I’m hoping that it’s not too late.  For a Mens Movement or, better still, a Peoples Movement, where we all get to focus on the things that really matter.  Time with our loved ones (and I’m not talking just a weeks vacation a year), time to reflect, time to connect, time to feel.

Happy Holidays!

Where are our mentors?

August 5th, 2011

This is a guest blog by Alexa Cole, associate of Cole Consulting.

Alexa with mentor/aunt Janet. Janet and Alexa currently live on opposite coasts.

In this age we are living in, where knowledge is free and if there is ever a doubt we throw around the now household term “just google it”, I am constantly wondering: where are our mentors? Our teachers of the old crafts, the wise elders, the parents you don’t just visit on holidays but who share with you real-time skills for a better life — how to balance a check book, sew a button, grow your own food. Those that teach outside of what is taught in school curriculum and help us find our true path in life.

I’ve recently been looking to change fields within my career and this has involved 4 months of vigorous searching for something that feeds me. There have been many nights recently where I make vision boards and eat ice cream, trying to quell depression. There have also been many coffee dates with people I don’t really know, trying to glean some kind of sign about what I’m meant to do next.
One such date, with my second cousin’s wife, Natalie, was more of a family visit turned social networking meeting. Natalie is beautiful, strong, and has a way of saying things like they must take no effort at all; “You should really talk to my friend Pam. She lives in Oakland and is very involved in the women’s health business and could probably help you find a job.” Natalie’s not the only sweet soul doling out names and places to me like sides to my dinner dish, “no problem at all.”
I respect the advice and appreciate hints on my path, but what I am really after is: How can I find a great career path like you, that feels fulfilling and pays decently? To this, Natalie replies, “I had this amazing mentor about 15 years ago and she got me this great job and helped me.. and showed me…, introduced me…” on and on. I was still hanging on to this term “mentor”, wondering how I could get one and how much they would cost. Just a week before I had reached out to my old college counselor via facebook to say, “Hope you’re loving Maine. xoxo. I’m losing my mind. Can you still counsel me pretty please even though I’m 3000 miles away now and already have my degree from your institution? xoxo”
I haven’t heard back from her yet and wouldn’t expect anyone to take a time out from summer vacation to help an alum who should have figured it all out after the $40k tuition. But I haven’t figured it all out, and frankly, even my friends who seem to have it all together don’t have it figured out. So where are our mentors to guide our way? Where are these connections between hearts and minds — old and young — where valuable tools and resources can be passed down?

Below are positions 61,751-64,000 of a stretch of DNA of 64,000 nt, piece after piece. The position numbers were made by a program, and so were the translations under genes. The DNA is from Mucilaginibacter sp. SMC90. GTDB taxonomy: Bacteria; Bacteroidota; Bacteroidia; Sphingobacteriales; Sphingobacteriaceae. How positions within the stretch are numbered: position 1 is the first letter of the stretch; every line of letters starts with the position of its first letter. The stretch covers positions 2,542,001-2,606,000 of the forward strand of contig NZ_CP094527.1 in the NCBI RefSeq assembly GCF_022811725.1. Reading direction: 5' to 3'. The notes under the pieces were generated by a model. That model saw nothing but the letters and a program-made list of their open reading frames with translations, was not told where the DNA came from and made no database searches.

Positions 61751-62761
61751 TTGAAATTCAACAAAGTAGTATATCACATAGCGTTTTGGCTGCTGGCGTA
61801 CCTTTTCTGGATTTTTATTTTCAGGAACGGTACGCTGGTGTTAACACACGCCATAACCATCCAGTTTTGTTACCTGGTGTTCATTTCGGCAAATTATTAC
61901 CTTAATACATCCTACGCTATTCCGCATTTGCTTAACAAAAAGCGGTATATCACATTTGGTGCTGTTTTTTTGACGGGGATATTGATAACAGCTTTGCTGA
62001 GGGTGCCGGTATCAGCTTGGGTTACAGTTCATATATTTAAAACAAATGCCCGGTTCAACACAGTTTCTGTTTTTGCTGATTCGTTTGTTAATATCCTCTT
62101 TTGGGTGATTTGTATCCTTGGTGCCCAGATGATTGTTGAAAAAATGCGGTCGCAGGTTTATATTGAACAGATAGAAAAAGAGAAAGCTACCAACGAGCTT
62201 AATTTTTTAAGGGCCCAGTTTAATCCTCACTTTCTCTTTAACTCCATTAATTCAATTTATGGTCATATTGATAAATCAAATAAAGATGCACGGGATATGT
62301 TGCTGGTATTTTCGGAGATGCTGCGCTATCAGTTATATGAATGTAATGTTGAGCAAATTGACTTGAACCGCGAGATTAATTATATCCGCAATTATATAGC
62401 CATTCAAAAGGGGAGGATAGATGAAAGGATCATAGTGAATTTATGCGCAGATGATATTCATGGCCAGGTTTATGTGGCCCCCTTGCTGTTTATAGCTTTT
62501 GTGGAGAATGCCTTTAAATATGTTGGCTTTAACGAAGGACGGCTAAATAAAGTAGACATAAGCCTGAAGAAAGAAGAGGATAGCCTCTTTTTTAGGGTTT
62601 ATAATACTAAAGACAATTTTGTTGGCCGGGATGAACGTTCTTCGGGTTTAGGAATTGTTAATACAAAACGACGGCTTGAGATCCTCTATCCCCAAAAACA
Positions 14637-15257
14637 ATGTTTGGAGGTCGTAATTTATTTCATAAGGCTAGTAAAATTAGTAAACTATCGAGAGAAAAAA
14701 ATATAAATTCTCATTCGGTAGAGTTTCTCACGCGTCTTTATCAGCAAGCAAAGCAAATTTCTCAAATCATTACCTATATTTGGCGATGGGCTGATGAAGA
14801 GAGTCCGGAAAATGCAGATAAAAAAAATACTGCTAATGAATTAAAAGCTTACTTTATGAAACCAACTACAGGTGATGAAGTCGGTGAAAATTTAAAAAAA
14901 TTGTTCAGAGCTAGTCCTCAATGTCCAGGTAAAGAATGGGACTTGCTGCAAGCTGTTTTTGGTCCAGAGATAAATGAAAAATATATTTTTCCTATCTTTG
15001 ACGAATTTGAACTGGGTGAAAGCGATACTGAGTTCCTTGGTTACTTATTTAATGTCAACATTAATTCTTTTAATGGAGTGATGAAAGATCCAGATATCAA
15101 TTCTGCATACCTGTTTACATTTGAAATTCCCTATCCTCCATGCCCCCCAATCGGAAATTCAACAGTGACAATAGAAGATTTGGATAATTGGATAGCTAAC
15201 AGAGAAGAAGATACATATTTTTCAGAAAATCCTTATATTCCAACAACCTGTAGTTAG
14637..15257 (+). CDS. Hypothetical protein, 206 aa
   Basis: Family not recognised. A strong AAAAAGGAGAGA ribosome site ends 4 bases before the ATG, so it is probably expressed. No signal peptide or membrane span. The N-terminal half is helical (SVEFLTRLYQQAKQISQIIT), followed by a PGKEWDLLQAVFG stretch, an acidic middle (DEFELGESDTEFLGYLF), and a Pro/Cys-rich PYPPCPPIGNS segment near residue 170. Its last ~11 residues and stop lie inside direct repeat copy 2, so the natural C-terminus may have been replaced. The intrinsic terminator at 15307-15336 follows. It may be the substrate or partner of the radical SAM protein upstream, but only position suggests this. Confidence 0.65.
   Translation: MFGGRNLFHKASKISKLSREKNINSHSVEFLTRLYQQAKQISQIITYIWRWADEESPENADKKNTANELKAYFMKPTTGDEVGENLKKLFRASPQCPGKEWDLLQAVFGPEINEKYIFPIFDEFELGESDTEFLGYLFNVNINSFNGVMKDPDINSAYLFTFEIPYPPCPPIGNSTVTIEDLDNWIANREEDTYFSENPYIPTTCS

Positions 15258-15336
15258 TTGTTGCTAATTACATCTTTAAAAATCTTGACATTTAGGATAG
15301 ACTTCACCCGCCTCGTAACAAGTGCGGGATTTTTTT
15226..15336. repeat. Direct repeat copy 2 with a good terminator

Maybe they’re teaching about farming, or being an astronaut, or some field I am not often passing between.   Or maybe I’m supposed to find the path by myself, listen more closely to the signs and friends around me. Sure would be nice to have a little extra guidance, that’s for sure. If you know of any mentors who are looking for a disciple, please send them to 1800GETAJOB, where I’m currently forwarding all of my calls. Until then, thanks for reading. And may we all find the path we are seeking, with help or without, for all of our days.

Learning from BIG mistakes

April 4th, 2011

It was 1986.  I just had to scratch the entrepreneurial itch again.  I had helped start a parent-cooperative elementary school, The Schoolhouse, ten years earlier, and wanted to start something in my ‘new’ field, energy conservation / energy management, which I entered back in ’79 after six years as an educator.  Bernie Sanders had been elected Mayor of Burlington by a 10 vote margin five years earlier and Burlington was just beginning to be a hotbed for progressive politics, food and business, my real passions.

I answered an ad in the Burlington Free Press titled “Wanted: General Manager/Entrepreneur” to start-up and head-up an employee-owned and managed energy services company, that was to be the for-profit part of Vermont Energy Investment Corp’s (VEIC) double business plan.

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Leadership lessons for Moses, from the Torah… his woes, his father-in-law as mentor and God as Coach

January 31st, 2011

Talk about a tough job load!  Yes, I know how hard many of our CEO’s have it, especially the women CEO’s and executives who not only have to juggle the demands of employees, customers, their Board, the Street and whatever current key stakeholder has their hooks into them at any given moment.  But for a minute consider Moses… when God handed him the Ten Commandments and told him he had to both lead his people out of servitude, into the desert AND institute an whole new set of policies and procedures.